Development of a Packed-bed Reactor Containing Supported Sol-gel Immobilized Lipase for Transesterification
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The objective of this work was to develop a novel enzyme immobilization scheme for supported lipase sol-gels and to evaluate the potential of the immobilized biocatalyst for the production of biodiesel in a packed bed reactor. Two sources of lipase (EC 18.104.22.168 triacylglycerol hydrolase) were used in this study and the transesterification of methanol and triolein to produce glycerol and methyl oleate was used as a model reaction of biodiesel production. A commercially available form of immobilized lipase, Novozym® 435, was used as a basis for comparison to the literature. Upon establishing a lipase sol-gel formulation technique, the experimental methodology for the transesterification reaction using Novozyme® 435 was developed. Subsequently, a series of inert materials were considered based on their suitability as supports for immobilized lipase sol-gels and the synthesis of methyl oleate. The value of a supported lipase sol-gel is to improve the activity and stability of the enzyme and develop an immobilized biocatalyst that is practical for use under packed bed reactor conditions. Of the six support materials considered (6-12 mesh silica gel, Celite® R633, Celite® R632, Celite® R647, anion exchange resin, and Quartzel® felt), the diatomaceous earth supports (Celite® R633, R632 and R647) exhibited high enzymatic activity, were thermally stable, and possessed high sol-gel adhesion. From the three types of diatomaceous earth considered, Celite® R632 supported lipase sol-gels were identified as the most promising supported lipase sol-gels for methyl oleate production via transesterification. Upon further evaluation, the Celite® R632 lipase sol-gels were found to achieve high methyl oleate percent conversions, glycerol-water absorption was only significant at glycerol levels higher than 75%, and the immobilized lipase had high stability upon storage at 4°C for 1.5 years. To determine the effects of methanol and glycerol inhibition as well as temperature on the reaction kinetics, a ping-pong bi-bi kinetic model was developed and validated over a range of methanol concentrations and temperatures. The optimal methanol concentration for the conditions tested was in the range of 1.3 M to 2.0 M, and increased with increasing temperature. The model developed was consistent with the experimental data and confirmed that glycerol inhibition and the presence of products had significant effects on the reaction kinetics. The methyl oleate production capabilities of the Celite® supported lipase sol-gel were investigated using a packed bed reactor and compared with Novozym® 435 under similar operating conditions. A kinetic and mass transfer based model was developed for the reactor system using a novel efficiency correlation to account for the effect of glycerol on the enzymatic activity. Increasing the flow rate (1.4 mL/min to 20 mL/min) increased the reaction rate, presumably due to the reduction of the glycerol inhibition effect on the immobilized biocatalyst. The Celite® supported lipase sol-gel was found to have superior performance over Novozym® 435 both under batch stirred tank reaction conditions and in a packed bed reactor (83% conversion for Celite® sol-gel vs. 59% conversion for Novozym® 435 at 20 mL/min in the packed bed reactor). Based on the results obtained, Celite® supported lipase sol-gels exhibited good performance for the transesterification of triolein with methanol to produce methyl oleate in both batch and packed bed reactors, and warrant further exploration for the enzymatic production of biodiesel.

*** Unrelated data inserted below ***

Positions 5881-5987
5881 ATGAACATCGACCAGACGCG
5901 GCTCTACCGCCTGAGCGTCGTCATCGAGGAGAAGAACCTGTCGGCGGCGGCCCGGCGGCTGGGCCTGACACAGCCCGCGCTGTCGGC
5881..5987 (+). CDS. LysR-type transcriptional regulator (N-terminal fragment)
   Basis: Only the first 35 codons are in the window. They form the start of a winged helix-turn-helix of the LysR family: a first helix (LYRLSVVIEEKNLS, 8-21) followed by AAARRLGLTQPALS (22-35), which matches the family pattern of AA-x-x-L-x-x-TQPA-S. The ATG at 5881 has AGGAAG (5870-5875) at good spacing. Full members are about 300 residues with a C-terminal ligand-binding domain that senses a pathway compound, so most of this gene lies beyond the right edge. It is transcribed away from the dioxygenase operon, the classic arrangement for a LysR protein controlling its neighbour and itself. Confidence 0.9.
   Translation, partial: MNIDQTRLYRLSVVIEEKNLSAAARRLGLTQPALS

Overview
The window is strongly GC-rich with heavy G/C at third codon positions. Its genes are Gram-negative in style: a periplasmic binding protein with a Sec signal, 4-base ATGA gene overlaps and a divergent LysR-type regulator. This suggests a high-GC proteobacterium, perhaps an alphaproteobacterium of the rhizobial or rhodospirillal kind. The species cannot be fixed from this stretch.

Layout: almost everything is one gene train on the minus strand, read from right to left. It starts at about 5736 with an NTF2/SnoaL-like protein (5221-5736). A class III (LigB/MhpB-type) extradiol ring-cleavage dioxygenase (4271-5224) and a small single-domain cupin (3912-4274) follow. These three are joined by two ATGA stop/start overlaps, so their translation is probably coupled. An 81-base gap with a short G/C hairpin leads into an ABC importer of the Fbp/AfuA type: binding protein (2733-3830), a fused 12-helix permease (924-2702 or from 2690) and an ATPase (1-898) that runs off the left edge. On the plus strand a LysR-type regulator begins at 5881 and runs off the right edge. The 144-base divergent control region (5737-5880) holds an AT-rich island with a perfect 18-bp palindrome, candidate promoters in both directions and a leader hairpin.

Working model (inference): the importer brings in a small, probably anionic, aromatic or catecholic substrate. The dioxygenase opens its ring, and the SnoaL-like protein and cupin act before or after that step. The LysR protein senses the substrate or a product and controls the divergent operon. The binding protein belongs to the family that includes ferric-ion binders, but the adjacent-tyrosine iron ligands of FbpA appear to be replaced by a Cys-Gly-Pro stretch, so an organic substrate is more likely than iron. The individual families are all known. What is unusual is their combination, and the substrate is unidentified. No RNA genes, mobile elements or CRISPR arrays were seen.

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Sarah M. Meunier (2013). Development of a Packed-bed Reactor Containing Supported Sol-gel Immobilized Lipase for Transesterification. UWSpace. http://hdl.handle.net/10012/7192